Some of these transnational tort cases are tainted by fraud. Three separate U.S. courts have now found fraud and unfairness in proceedings against Dole, the Dow Chemical Company and others, arising from the alleged exposure of workers to pesticides on banana plantations in Nicaragua. This fraud includes fabricating injuries, submitting false evidence, conspiring with corrupt foreign laboratories to bolster false claims, suborning perjury, and helping create foreign litigation regimes so overtly hostile to U.S. companies that they violate the most basic notions of due process. Some of the cases are still pending.
A new study I have overseen on behalf of the U.S. Chamber of Commerce's Institute for Legal Reform, "Think Globally, Sue Locally," shows that these transnational lawsuits frequently involve tactics that fall into four categories. There is the media campaign, including full-length films and mini-documentaries, and heavy reliance on print, radio, television and the Internet, including social media websites and shared video sites. There are also investment-related activities, such as stock divestment drives, pressuring institutional investors, feeding harmful information to Wall Street analysts, and attending and participating in shareholder meetings.
There are also political efforts. These include advocating for and testifying at Congressional hearings (increasingly being held as a trial date approaches), soliciting politicians to advocate for the plaintiffs, lobbying for the passage of local city resolutions, and in overseas litigation using political pressure to influence susceptible foreign courts.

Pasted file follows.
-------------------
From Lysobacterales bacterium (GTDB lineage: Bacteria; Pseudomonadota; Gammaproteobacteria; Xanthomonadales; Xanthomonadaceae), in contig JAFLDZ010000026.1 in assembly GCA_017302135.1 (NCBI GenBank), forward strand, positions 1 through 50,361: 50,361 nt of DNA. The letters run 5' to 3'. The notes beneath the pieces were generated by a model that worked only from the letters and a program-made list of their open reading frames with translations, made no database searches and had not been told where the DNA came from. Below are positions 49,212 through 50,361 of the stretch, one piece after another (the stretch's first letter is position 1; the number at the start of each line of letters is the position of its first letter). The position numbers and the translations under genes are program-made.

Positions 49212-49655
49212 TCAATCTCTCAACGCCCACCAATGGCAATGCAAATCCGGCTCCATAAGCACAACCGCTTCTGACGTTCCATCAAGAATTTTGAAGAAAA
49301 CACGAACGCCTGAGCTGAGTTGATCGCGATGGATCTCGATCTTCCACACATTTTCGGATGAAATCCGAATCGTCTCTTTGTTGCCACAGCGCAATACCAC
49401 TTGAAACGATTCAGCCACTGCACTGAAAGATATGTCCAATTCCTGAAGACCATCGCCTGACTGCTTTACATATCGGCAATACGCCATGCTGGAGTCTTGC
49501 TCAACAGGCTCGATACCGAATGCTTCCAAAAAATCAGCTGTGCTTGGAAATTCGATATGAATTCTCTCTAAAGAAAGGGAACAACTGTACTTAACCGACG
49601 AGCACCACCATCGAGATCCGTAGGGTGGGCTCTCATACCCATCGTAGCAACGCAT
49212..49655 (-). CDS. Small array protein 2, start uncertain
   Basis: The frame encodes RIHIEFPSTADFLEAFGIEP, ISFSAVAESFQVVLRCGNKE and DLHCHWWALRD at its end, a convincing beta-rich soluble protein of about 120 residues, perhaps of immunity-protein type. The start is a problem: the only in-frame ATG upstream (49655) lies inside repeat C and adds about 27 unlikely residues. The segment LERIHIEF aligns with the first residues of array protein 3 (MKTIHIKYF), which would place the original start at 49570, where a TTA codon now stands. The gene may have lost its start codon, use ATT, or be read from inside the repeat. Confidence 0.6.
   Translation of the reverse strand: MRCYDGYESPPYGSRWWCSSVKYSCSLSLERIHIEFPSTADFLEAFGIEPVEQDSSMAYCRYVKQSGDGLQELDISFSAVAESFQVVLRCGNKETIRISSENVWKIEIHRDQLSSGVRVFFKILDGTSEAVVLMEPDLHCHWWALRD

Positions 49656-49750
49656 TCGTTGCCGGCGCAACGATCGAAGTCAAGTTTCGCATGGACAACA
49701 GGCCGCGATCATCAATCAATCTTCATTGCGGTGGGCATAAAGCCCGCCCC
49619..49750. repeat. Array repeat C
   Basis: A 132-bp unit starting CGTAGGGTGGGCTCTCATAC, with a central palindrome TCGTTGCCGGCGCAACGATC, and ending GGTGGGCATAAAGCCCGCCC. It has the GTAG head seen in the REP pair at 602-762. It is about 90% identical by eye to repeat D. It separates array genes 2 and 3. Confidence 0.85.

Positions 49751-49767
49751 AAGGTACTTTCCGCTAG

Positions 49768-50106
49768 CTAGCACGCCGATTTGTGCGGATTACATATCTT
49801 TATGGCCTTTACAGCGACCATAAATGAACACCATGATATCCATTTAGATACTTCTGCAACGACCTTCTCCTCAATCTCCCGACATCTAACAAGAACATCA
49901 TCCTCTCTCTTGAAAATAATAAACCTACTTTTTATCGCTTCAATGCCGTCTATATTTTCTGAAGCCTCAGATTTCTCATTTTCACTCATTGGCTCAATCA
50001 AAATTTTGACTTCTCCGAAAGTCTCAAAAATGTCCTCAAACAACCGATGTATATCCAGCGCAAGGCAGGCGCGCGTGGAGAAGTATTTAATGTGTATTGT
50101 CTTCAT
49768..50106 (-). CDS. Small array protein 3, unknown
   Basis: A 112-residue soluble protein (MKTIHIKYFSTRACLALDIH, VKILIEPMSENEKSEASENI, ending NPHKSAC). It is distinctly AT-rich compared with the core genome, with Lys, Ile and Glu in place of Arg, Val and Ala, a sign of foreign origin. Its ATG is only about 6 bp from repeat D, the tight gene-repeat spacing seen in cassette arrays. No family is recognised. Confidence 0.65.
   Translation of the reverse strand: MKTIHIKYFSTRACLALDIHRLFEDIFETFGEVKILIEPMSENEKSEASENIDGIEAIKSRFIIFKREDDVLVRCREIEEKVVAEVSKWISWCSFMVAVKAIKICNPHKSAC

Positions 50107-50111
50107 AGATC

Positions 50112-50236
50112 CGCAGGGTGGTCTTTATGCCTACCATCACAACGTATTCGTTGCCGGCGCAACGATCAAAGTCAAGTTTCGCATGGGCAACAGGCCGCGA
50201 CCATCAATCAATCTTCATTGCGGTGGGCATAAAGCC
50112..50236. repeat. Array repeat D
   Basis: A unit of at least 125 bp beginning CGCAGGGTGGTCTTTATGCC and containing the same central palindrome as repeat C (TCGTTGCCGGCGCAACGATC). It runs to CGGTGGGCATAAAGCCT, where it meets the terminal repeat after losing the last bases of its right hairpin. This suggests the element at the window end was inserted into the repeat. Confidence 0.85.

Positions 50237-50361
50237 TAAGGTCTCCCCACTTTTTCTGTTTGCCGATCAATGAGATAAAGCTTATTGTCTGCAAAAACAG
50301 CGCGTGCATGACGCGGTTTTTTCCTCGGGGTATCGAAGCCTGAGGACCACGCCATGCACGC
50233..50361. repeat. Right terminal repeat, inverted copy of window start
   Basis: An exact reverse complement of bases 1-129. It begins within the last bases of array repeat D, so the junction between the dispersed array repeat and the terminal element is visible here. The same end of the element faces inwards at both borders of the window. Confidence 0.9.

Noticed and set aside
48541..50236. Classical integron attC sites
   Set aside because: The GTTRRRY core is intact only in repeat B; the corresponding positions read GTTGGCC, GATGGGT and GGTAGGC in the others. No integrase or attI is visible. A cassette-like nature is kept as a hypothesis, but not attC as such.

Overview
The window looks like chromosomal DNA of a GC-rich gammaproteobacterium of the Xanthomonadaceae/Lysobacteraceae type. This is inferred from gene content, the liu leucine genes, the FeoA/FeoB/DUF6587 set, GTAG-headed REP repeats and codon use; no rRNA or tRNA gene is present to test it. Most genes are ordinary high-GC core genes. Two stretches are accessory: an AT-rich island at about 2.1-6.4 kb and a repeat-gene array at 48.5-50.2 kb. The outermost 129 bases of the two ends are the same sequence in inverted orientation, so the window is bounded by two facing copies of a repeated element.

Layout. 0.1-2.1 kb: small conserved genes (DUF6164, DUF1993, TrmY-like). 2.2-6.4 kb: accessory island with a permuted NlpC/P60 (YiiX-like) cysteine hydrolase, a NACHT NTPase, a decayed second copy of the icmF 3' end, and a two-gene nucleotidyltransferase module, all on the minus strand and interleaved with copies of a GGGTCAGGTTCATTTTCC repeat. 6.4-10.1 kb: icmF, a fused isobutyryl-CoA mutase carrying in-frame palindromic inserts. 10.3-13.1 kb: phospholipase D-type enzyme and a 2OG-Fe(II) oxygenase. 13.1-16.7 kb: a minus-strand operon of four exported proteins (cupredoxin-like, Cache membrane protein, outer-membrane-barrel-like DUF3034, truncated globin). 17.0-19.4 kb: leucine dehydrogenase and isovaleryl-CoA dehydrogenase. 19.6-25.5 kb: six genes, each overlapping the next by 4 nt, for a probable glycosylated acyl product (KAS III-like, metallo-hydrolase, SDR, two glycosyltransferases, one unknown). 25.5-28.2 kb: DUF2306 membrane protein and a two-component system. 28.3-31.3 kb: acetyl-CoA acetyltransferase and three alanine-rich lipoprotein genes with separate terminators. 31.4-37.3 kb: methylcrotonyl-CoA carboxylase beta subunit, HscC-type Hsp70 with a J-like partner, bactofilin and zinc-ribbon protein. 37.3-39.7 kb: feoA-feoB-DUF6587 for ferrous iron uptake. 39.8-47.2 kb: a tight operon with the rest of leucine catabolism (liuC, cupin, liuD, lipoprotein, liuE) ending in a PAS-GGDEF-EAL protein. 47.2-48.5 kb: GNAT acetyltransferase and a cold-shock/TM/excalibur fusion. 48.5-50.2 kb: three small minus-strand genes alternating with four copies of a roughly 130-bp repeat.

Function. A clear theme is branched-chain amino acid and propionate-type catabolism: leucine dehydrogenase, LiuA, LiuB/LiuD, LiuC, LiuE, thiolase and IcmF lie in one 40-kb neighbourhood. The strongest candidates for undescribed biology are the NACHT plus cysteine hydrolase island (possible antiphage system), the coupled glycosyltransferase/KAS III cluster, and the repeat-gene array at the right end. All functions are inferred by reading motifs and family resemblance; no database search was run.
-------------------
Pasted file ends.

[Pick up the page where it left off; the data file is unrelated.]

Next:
Finally, community organizing in the form of protests, boycotts, letter writing, on-campus efforts and other techniques are undertaken to bring pressure on companies.
There is evidence these tactics are effective. In one well-known Alien Tort case, Talisman Energy, listed on the New York Stock Exchange, spent millions of dollars in local development programs in Sudan, assisted in the efforts to bring peace to the civil war ravaged nation, and prevailed in a lawsuit in New York arising from its investment in an oil consortium there. (The case involved allegations the company was complicit in human-rights violations committed by the government.) Yet Talisman succumbed to the political and litigation pressure, selling its interest to an Indian state-controlled oil and gas company rather than continuing to operate.
Companies with U.S. ties considering even relatively small overseas investments must be conscious that a perceived failure to adhere to certain social expectations can lead to high-profile, multimillion dollar lawsuits, and with them an accompanying set of highly aggressive tactics aimed at decimating the company's image.
Mr. Drimmer is an attorney in Washington, D.C., and a former deputy director of the Office of Special Investigations Division at the Justice Department. This op-ed is based on a paper being delivered in New York City today at a conference hosted by the Manhattan Institute. He is not personally involved in any cases discussed here.